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Oceanic Response to Changes in the Latitude of the Southern Hemisphere Subpolar Westerly Winds

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  • 1 Centre for Environmental Modelling and Prediction, School of Mathematics, University of New South Wales, Sydney, Australia
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Abstract

The oceanic response to imposed changes in the latitude of the subpolar westerly winds (SWWs) over the Southern Ocean is assessed in a global ocean model. The latitude changes are achieved by applying a zonally uniform zonal wind stress anomaly that is quasi-sinusoidal in latitude, with a positive (negative) band to the south (north) of about 50°S. This form of anomaly is chosen because it projects onto the Antarctic Oscillation, also known as the Southern Hemisphere annular mode, that is known to have a long-term trend. The response to both long-term trend and quasi-decadal periodic changes is examined in the latitude of the SWWs. In the long-term trend case, a 5.4° poleward shift of the SWWs over a 100-yr simulation is found to cause the poleward heat transport to increase by an average of 25% between 50°S and the equator. This change is primarily due to greater northward Ekman transport of cold water and its associated cooling of Subantarctic Mode Water (SAMW) by up to 0.5°C in the central-south Pacific. The authors also find that the rate of formation of Antarctic Intermediate Water increases as the SWWs shift poleward, resulting in cooling and freshening at intermediate depths. In the periodic experiment, where the SWWs axis has a range of 5.4° latitude, the poleward heat transport, North Atlantic Deep Water outflow and the overturning of Antarctic Bottom Water are all modulated by 20%–30%. Significant cooling is found at intermediate and upper-level water depths in the trend experiment and temperature fluctuations with a range of up to 0.4°C in the periodic experiment. These changes are of the same magnitude and form as that recently observed at intermediate depths in the Southern Ocean. The authors conclude that latitudinal shifts of the SWWs may play a significant role in generating observed temperature fluctuations at intermediate water depths.

Current affiliation: CSIRO Marine Research, Hobart, Tasmania, Australia

Corresponding author address: Dr. Peter R. Oke, CSIRO Marine Research, GPO Box 1538, Castray Esplanade, Hobart TAS 7001 Australia. Email: peter.oke@csiro.au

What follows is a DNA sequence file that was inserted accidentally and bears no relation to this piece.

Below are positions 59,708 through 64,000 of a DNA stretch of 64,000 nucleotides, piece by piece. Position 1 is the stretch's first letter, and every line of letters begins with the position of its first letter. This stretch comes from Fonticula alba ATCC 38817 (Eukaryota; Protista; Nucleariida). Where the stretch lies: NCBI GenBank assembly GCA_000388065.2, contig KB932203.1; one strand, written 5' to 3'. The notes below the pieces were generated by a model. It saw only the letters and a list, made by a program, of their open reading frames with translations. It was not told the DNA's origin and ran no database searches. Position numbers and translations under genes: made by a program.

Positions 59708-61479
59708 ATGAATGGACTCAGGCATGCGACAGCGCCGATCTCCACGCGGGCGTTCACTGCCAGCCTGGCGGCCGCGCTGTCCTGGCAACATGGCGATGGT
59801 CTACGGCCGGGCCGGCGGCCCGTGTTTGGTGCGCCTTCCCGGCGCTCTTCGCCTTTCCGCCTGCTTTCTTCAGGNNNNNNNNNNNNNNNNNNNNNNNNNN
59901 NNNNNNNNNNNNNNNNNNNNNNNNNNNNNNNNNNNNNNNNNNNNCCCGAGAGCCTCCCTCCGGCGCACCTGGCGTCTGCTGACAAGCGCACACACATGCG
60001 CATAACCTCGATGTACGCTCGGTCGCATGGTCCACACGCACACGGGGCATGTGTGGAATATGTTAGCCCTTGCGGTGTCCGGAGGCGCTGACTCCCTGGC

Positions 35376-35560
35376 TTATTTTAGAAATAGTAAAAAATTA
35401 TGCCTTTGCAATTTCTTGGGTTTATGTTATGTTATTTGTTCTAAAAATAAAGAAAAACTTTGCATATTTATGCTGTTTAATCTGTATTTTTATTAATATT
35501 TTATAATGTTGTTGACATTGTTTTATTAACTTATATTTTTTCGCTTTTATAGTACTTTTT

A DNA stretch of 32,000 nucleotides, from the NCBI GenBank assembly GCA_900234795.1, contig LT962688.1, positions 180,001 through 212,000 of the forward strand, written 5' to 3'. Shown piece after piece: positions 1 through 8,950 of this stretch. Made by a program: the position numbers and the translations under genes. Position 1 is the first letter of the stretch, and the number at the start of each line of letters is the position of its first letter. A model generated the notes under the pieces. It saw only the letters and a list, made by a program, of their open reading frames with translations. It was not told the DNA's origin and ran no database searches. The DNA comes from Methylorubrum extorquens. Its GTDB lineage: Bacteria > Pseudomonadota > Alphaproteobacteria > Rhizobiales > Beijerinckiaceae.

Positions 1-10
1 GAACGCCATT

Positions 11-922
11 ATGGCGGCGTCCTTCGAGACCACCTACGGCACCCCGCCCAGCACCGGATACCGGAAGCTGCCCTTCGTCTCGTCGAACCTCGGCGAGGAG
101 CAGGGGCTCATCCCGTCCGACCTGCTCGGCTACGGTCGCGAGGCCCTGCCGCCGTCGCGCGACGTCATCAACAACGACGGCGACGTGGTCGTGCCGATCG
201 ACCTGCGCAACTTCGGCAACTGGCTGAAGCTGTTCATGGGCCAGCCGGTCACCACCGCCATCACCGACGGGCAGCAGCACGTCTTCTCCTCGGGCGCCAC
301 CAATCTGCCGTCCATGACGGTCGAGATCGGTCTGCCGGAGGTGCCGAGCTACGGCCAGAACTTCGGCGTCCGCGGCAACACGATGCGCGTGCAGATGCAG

Abstract

The oceanic response to imposed changes in the latitude of the subpolar westerly winds (SWWs) over the Southern Ocean is assessed in a global ocean model. The latitude changes are achieved by applying a zonally uniform zonal wind stress anomaly that is quasi-sinusoidal in latitude, with a positive (negative) band to the south (north) of about 50°S. This form of anomaly is chosen because it projects onto the Antarctic Oscillation, also known as the Southern Hemisphere annular mode, that is known to have a long-term trend. The response to both long-term trend and quasi-decadal periodic changes is examined in the latitude of the SWWs. In the long-term trend case, a 5.4° poleward shift of the SWWs over a 100-yr simulation is found to cause the poleward heat transport to increase by an average of 25% between 50°S and the equator. This change is primarily due to greater northward Ekman transport of cold water and its associated cooling of Subantarctic Mode Water (SAMW) by up to 0.5°C in the central-south Pacific. The authors also find that the rate of formation of Antarctic Intermediate Water increases as the SWWs shift poleward, resulting in cooling and freshening at intermediate depths. In the periodic experiment, where the SWWs axis has a range of 5.4° latitude, the poleward heat transport, North Atlantic Deep Water outflow and the overturning of Antarctic Bottom Water are all modulated by 20%–30%. Significant cooling is found at intermediate and upper-level water depths in the trend experiment and temperature fluctuations with a range of up to 0.4°C in the periodic experiment. These changes are of the same magnitude and form as that recently observed at intermediate depths in the Southern Ocean. The authors conclude that latitudinal shifts of the SWWs may play a significant role in generating observed temperature fluctuations at intermediate water depths.

Current affiliation: CSIRO Marine Research, Hobart, Tasmania, Australia

Corresponding author address: Dr. Peter R. Oke, CSIRO Marine Research, GPO Box 1538, Castray Esplanade, Hobart TAS 7001 Australia. Email: peter.oke@csiro.au

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